So instead, they manufacture it:
Artist Michael D'Antuono's painting "The Truth" – featuring Obama with his arms outstretched and wearing a crown of thorns upon his head – will be unveiled on April 29 at the Square's South Plaza.
According to a statement released about the portrait, "The 30" x 54" acrylic painting on canvas depicts President Obama appearing much like Jesus Christ on the Cross: atop his head, a crown of thorns; behind him, the dark veil being lifted (or lowered) on the Presidential Seal. But is he revealing or concealing, and is he being crucified or glorified?"
Even the title of the piece, "The Truth," suggests a play on biblical themes, as Jesus said in John 14:6, "I am the way, the truth, and the life: no man cometh unto the Father, but by me."
"More than a presidential portrait," writes D'Antuono on a website touting the painting, "'The Truth' is a politically, religiously and socially-charged statement on our nation's current political climate and deep partisan divide that is sure to create a dialogue."
Like others in the news who have depicted Obama in Christ-like imagery, D'Antuono insists he isn't claiming the man is Messiah, but only inviting "individual interpretations."
"'The Truth,' like beauty, is in the eyes of the beholder," claims the exhibit's press release.
Actually, it isn't and no one can set the record straighter than The Anchoress on this:
Obama is a guy who goes to Georgetown and has them cover the name of Jesus before he speaks. He tries to sell his economic plans on Jesus’ parable of the building on sand or rock, but can’t be bothered to utter Jesus’ name. But he has never, not once, told these people to stop with the messianic stuff. He’s a Christian, right? He sat in Jeremiah Wright’s (for better or worse) Christ-professing pews for 20 years. He allowed George Stephanopolous to correct him when he said “my Muslim faith” in order to clarify his Christianity.
One would think that as a Christian, Barack Obama would have long-ago asked his supporters to stop the messianic stuff. He is a politician; he could diplomatically have said, “you know, guys, I’m not the messiah, let’s tone it down, can we? The comparisons to JFK, FDR and Abraham Lincoln really are enough…” That would have been charming and it would have stopped this nausea-inducing messianism in its tracks.
But Obama did not do that. He’s never said a word against the images which create a sub-conscious narrative, and so his silence implies a troubling consent. It will be interesting if, when he makes his controversial trip to Notre Dame for its Commencment, he wears the traditional ND robe, threaded with the name of Jesus Christ.
The “Truth”? In its press release, we read: D’Antuono even invites the public to email him with reactions to the piece, answering his posed question, “What’s your truth?”
More and more, as I talk to college students and as I encounter people who are committed to the notion of relativism and individual “truths” I am moved by the prophetic nature of Cardinal Joseph Ratzinger’s last warning to us before he became Pope Benedict XVI, against “building a dictatorship of relativism that does not recognize anything as definitive and whose ultimate goal consists solely of one’s own ego and desires.”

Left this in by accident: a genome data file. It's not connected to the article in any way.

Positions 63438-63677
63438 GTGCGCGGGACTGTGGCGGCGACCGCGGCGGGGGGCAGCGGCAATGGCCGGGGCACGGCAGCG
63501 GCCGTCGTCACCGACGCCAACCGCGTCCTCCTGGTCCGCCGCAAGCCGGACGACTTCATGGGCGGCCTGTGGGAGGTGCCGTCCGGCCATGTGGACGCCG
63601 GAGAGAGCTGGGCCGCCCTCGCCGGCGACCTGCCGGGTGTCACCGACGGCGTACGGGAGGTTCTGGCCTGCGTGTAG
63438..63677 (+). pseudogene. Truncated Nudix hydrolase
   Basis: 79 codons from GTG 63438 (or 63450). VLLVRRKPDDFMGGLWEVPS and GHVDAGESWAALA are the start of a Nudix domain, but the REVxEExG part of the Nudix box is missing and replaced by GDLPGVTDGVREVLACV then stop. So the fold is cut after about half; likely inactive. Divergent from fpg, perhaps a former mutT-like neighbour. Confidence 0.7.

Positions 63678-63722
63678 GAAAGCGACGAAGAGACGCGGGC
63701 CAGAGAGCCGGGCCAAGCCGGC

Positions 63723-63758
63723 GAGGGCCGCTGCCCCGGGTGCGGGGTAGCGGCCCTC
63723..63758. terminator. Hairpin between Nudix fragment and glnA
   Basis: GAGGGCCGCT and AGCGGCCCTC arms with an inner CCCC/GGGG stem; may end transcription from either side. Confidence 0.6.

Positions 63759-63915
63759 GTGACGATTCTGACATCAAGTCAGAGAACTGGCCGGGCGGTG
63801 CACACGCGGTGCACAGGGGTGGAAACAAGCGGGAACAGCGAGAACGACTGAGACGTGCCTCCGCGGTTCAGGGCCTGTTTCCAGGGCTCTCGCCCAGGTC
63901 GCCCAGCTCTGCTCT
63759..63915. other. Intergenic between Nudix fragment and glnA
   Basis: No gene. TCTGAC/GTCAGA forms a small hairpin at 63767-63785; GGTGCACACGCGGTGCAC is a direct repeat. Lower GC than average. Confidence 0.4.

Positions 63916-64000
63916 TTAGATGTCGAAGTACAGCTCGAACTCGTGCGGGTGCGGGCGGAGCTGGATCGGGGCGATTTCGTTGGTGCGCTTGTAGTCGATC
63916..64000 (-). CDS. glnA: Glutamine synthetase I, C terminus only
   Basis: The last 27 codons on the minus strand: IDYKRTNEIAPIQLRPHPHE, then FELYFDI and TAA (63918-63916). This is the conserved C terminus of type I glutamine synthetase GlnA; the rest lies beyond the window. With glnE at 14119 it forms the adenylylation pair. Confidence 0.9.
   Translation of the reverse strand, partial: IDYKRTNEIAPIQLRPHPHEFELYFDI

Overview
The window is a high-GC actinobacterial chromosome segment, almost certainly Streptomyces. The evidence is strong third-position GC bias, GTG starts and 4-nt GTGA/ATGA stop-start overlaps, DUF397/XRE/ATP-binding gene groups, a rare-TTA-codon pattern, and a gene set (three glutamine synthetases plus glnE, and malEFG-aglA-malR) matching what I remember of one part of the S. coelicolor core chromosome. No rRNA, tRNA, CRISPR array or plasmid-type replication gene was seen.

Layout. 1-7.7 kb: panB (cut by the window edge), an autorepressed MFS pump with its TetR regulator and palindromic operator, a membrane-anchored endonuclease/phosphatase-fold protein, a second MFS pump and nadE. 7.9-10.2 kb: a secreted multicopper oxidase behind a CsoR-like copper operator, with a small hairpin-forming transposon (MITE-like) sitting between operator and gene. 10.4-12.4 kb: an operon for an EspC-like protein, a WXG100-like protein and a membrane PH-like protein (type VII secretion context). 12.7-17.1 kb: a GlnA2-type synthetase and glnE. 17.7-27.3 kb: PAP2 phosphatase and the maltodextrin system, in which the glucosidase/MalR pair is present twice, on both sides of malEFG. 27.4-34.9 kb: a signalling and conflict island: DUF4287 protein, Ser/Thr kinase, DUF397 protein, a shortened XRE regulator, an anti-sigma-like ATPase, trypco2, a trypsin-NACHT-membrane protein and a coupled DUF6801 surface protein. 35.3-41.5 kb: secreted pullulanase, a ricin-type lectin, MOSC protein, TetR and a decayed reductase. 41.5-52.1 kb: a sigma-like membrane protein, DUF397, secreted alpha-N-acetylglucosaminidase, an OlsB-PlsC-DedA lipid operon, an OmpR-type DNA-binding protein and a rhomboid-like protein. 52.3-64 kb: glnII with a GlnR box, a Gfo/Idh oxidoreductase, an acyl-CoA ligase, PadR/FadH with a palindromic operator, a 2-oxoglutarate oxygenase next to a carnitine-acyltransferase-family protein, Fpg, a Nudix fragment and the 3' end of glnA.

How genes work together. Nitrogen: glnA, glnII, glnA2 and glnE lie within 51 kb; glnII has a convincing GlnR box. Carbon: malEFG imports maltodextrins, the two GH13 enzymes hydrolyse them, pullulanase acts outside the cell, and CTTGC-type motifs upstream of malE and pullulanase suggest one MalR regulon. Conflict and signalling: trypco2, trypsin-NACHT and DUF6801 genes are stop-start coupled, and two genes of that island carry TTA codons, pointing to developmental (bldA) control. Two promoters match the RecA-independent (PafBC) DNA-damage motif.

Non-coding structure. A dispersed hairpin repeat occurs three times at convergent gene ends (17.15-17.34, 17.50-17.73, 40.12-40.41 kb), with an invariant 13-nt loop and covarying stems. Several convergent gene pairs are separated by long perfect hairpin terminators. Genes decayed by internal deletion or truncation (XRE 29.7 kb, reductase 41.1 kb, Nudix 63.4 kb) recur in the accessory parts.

And all of this reminds me of a story recounted by Daniel Johnson in the New York Sun:
Günter Grass, in his memoirs, recalls an encounter with the young Joseph Ratzinger while both were held in an American prisoner-of-war camp in 1945. The young Grass, a Nazi who had been proud to serve in the Waffen-SS, was taken aback by this soft-spoken, gentle young Catholic. Unlike God, the future pope played dice, quoting St. Augustine in the original while he did so; he even dreamt in Latin. His only desire was to return to the seminary from which he had been drafted. “I said, there are many truths,” wrote Grass. “He said, there is only one.”
The truth; there is only one.
Indeed. And Obama ain't it.
UPDATED: W&W has late breaking news:
The artist is withdrawing it from display. Here's why.
I just thought that through that painting people would see different things. The right and the left would have different interpretations of it based on their political lens. But I have to admit I was very surprised that instead of that I got thousands of email complaining on the religious front. And that was not my intent at all. I wanted to create a dialog politically but not religiously. I didn't mean to make fun of anybody's religion; maybe I did so naively but I didn't mean it that way. In the bible Jesus is The Truth and comparing Obama that way isn't something I meant to do at all.
Apparently, I've upset a lot of people. And I've decided that's not what I wanted to do and I'm not going to display it in the park on Wednesday ... art is meant to be somewhat provocative but the religious element went way farther than I had anticipated
It's astonishing anyone could be that naive or that ignorant; but it's refreshing to find an artist for whom provocation is not the highest value.
It's also astonishing to find a work withdrawn due to rethinking of its purpose rather than because of potential beheading.
I wonder if he'll be blacklisted by the "artistic community"?